I think I have developed a thing for scones and biscuits. There is something about how craggy, golden, and rustic they look, feel and taste, that makes me keep coming back to them. They make home feel more like home just by their presence on the table. They may not necessarily be the healthiest of breakfasts, but in all their buttery glory, they add just a little something extra to make the morning special.
A while back, I bought the Williams-Sonoma Baking Book, and in all my excitement for the many recipes in this book, this one jumped out at me first for one reason or another. I don’t know if it’s the curd, or the fact that I saw the word almond extract in the list of ingredients, but I found myself craving for this scone-and-curd combination immediately.
This was my first time making curd, and I am quite certain it won’t be my last. Admittedly, mixing it to a thickness requires some muscle, and I do believe it took me about 20 minutes to get it to the proper consistency. But then I went on ahead for almost half an hour and I do think I overdid it a little bit. I guess I wasn’t sure if I was there yet, this being my first attempt. My curd was slightly thicker and “chunkier” than I would have liked. Next time I should watch out for the point wherein the curd is still smooth, but substantial enough that it falls in the form of a thick flowing ribbon when scooped up with a spoon or a whisk and dropped back into the bowl. Sometimes learning when to stop takes several tries.
Just so you know:
- When is the best time to make this recipe? The scones can be made any day of the week, although the curd may take a little bit of time and patience. I did make my scones a day before I baked them, so I ended up freezing them. They still turned out wonderfully. However, I think the curd is best made a few days ahead to give the flavours more time to come together. The citrus flavour gets more time to come out this way too. And also, be patient while you whisk the mixture for the curd, it might take some time for it to thicken.
- Anything special we should know about before attempting this recipe? Remember to handle the dough carefully, and not to stretch it too much while moving it so that it can rise to its full potential. As for the curd, remember to prepare all your ingredients and equipment before getting started with it, as once left on the heat without mixing, the egg yolks may burn. As soon as you set the bowl of egg yolks onto the pan with simmering water, keep whisking until the mixture reaches the proper curd consistency.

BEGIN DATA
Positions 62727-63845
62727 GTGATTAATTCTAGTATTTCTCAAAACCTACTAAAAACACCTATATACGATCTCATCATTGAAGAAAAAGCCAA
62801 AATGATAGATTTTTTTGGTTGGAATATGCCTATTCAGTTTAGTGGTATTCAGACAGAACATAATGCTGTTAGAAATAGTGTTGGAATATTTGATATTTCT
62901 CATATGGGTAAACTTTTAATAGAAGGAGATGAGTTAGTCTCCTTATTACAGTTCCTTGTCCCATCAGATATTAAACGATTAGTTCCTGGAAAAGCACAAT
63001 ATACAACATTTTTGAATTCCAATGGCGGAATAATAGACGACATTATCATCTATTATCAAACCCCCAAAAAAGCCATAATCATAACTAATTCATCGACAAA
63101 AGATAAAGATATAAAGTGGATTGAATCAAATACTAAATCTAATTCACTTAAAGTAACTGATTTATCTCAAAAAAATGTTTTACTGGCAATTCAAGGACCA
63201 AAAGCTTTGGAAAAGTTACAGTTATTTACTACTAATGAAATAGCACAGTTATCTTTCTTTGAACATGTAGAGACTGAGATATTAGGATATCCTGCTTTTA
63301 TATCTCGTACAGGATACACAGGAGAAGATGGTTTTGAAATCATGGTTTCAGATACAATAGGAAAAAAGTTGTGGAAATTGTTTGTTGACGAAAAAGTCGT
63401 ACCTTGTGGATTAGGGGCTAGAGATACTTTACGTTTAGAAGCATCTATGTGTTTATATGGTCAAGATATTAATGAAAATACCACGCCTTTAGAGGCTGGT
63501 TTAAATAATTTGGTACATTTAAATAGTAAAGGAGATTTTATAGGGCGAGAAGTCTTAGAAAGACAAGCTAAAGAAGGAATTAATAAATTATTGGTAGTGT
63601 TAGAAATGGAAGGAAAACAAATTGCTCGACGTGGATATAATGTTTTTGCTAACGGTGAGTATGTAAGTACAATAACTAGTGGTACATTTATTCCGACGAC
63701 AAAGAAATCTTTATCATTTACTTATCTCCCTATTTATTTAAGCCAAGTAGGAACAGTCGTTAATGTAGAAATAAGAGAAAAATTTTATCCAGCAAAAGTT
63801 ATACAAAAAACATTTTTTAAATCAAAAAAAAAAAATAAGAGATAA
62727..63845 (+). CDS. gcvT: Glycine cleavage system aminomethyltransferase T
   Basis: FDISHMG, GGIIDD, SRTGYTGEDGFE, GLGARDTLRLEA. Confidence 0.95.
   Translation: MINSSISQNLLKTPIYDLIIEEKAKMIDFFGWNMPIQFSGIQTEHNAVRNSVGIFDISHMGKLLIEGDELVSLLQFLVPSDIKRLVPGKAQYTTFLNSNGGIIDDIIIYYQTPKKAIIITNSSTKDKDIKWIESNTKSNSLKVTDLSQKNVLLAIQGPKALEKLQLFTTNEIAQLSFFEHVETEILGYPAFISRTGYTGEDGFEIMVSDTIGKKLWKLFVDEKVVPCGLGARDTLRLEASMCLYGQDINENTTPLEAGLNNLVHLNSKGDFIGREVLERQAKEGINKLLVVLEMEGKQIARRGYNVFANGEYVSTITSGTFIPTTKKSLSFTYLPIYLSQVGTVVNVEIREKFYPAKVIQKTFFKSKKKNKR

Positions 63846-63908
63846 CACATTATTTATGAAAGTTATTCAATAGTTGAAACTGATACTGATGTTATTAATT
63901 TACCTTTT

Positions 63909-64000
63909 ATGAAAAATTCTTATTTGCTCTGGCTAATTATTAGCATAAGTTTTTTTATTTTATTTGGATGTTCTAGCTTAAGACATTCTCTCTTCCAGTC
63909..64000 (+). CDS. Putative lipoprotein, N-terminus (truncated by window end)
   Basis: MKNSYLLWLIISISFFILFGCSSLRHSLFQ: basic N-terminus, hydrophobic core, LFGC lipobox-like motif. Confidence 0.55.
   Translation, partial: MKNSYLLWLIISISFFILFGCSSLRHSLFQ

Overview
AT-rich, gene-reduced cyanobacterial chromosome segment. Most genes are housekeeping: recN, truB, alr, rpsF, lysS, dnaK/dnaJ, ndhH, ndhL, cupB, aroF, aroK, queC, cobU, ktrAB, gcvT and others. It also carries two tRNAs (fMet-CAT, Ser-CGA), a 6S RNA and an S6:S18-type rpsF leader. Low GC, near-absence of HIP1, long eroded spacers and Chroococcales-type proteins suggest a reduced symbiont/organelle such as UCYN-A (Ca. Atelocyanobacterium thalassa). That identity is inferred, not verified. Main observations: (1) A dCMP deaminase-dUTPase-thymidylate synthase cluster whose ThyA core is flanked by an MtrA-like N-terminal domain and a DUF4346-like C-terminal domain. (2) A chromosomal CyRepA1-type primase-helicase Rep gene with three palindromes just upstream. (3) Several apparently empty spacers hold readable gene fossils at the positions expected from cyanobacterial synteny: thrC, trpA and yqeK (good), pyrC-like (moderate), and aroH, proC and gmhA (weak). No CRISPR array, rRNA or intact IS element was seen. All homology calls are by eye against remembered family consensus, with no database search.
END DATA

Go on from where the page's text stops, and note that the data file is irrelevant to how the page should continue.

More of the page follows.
- Did I change anything from this recipe? I did not, and would not. Both recipes are solid, basic recipes. The curd base is open to all sorts of variations, from tangerine to lemon, or even grapefruit! Enjoy! 🙂
- 1 large egg
- 4 large egg yolks
- 1/3 cup sugar
- pinch of kosher salt
- grated zest of 1 tangerine
- 3/4 cup (180 mL) fresh tangerine juice
- 6 Tablespoons (90 grams) cold unsalted butter
- 2 1/2 cups unbleached all-purpose flour
- 1/2 cup (60 grams) finely ground almonds (almond meal)
- 2 Tablespoons sugar
- 1 Tablespoons baking powder
- 3/4 teaspoon fine salt
- 6 Tablespoons (90 grams) cold unsalted butter, cut into small pieces
- 2 large eggs, beaten
- 1/2 cup (125 mL) heavy cream
- 1/4 teaspoon pure almond extract
- 1 large egg yolk
- 1 Tablespoon half cream
- 1/4 cup sliced almonds
- 1. In a saucepan over medium-low heat, bring 1-inch of water to a low simmer.
- 2. In a stainless steel bowl, combine the whole egg, egg yolks, sugar and kosher salt. Whisk to combine. Whisk in the tangerine zest and juice.
- 3. Place the bowl over the pan of simmering water and whisk until the eggs are warm and begin to thicken, about 3 minutes.
- 4. Whisk in the butter 1 Tablespoon at a time and continue to whisk constantly until the mixture is thick enough to form a thick, non-dissolving ribbon on the surface when dropped from the whisk, at least 10 minutes.
- 5. Remove from the heat and strain through a fine mesh sieve into a bowl. Cover with plastic wrap, pressing it directly on the surface of the curd to prevent skin from forming. Refrigerate for at least 2 hours, or up to 1 week.
- 6. Preheat oven to 425°F (220°C). Line a baking sheet with parchment paper.
- 7. In a large bowl, combine the flour, ground almonds, sugar, baking powder and sea salt. Whisk until well-blended.
- 8. Add the butter to the flour mixture, and using a pastry blender or two knives, cut in the butter until the mixture resembles coarse crumbs.
- 9. In another bowl, whisk together the eggs, cream and almond extract. Stir into the dry ingredients until evenly moistened.
- 10. Turn the dough out onto a floured surface, form it into a ball, then gently knead a few times until smooth.
- 11. Pat into a disk about 1 inch thick. Cut disk into 12 equal wedges, then place the wedges onto the prepared pan, placing them 2 inches apart.
- 12. To finish: Mix egg yolk with the half cream to make the egg wash. Brush the tops of the scone wedges lightly with the yolk mixture, then sprinkle the wedges with about 1 teaspoon each of sliced almonds.
- 13. Bake the scones until golden brown on the bottoms and lightly golden on the tops, about 15 minutes. Transfer to a wire rack and let cool for a few minutes. Serve warm, with the tangerine curd.
- You can make both the curd and the scones ahead of time. Simply follow the storage instruction provided above for the curd. For the scones, make them until step 11; then with the scones on the baking pan, cover with plastic wrap and pop in the freezer for about an hour. Once the unbaked scones have hardened, transfer them to a ziplock bag and put back into the freezer. The initial freezing helps them to keep their shape. Once ready to bake, you can take out your scones from the freezer while you preheat your oven; simply remember to add a few more minutes to your baking time to make sure the scones are cooked through.